If you are using a mac you can use the following terminal command:

open -a Google\ Chrome --args --allow-file-access-from-files

Quit (force quit) all instances of chrome. Otherwise the below command will not work.

open -a "Google Chrome" --args --allow-file-access-from-files

Executing this command in terminal will open Chrome regardless of where it is installed.

  • 1
    "Quit all instances" -- This is true in my experience (on Linux). This is apparently a shared state that can only be set on a fresh launch. Jan 11, 2018 at 2:37
REM Kill all existing instance of chrome 
taskkill /F /IM chrome.exe /T
REM directory path where chrome.exe is located
set chromeLocation="C:\Program Files (x86)\Google\Chrome\Application"
cd %chromeLocation%
cd c:
start chrome.exe --allow-file-access-from-files

save above lines as .bat file

  • taskkill /F /IM chrome.exe /T Useful to not reboot my computer
    – JCH77
    Mar 21, 2020 at 20:06

Depending on the file which will be put into filesystem, as long as that file is not a malware, then that would be safe.

But don't worry to write/read file(s) to File System directory, cause you can tighten that directory security (include it's inheritance) by give a proper access right and security restriction. eg: read/write/modify.

By default, File System, Local Storage, and Storage directory are located on "\Users[Current User]\AppData\Local\Google\Chrome\User Data\Default" directory.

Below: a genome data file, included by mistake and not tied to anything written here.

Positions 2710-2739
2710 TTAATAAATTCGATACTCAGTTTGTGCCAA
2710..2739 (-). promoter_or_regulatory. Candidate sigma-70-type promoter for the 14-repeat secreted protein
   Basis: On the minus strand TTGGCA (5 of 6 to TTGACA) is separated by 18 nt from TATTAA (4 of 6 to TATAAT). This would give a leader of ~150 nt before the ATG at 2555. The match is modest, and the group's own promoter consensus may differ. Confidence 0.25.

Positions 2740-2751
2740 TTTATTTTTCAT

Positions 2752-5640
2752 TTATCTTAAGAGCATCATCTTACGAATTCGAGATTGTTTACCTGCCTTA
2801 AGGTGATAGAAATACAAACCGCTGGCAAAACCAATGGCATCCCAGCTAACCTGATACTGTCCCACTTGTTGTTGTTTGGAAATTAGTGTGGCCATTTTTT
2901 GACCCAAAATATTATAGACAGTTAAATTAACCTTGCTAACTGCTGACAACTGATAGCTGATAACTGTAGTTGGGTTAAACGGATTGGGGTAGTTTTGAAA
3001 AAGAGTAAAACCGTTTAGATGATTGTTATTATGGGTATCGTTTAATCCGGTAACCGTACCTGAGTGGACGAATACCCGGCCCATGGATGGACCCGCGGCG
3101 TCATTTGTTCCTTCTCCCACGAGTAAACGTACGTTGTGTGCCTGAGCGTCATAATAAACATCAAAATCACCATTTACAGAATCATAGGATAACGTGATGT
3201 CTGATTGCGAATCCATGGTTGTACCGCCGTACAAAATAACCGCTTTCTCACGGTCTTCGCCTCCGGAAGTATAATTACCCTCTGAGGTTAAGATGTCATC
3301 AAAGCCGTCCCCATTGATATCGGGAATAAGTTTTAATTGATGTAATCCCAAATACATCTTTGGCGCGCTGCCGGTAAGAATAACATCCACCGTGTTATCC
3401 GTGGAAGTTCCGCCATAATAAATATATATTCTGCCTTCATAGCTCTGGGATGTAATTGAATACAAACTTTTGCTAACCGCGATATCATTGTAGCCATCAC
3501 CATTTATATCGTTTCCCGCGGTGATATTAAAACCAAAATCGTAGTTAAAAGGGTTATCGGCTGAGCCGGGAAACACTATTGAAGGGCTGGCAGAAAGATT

However you can customize it by using "--user-data-dir" flag.

And this is a sample:

"C:\Program Files (x86)\Google\Application\chrome.exe" --user-data-dir="C:\Chrome_Data\OO7" --allow-file-access-from-files

Hope this helps anyone.


Well there is quick to run a html which needs permission or blocked by CORS Just simply open the folder using VSCODE and install an extension called "live server"

And then just click on the bottom which says go live, thats it. Screenshot


On windows:

chrome --allow-file-access-from-files file:///C:/test%20-%203.html

On linux:

google-chrome --allow-file-access-from-files file:///C:/test%20-%203.html

I tried using the allow file access, but thought there was a better way. Found code that will pipe local file share files through http.


I added some edit suggestions. I used the revision code along with my edit suggestions. Also added a simple script to create index.html from ls ran on the webserver.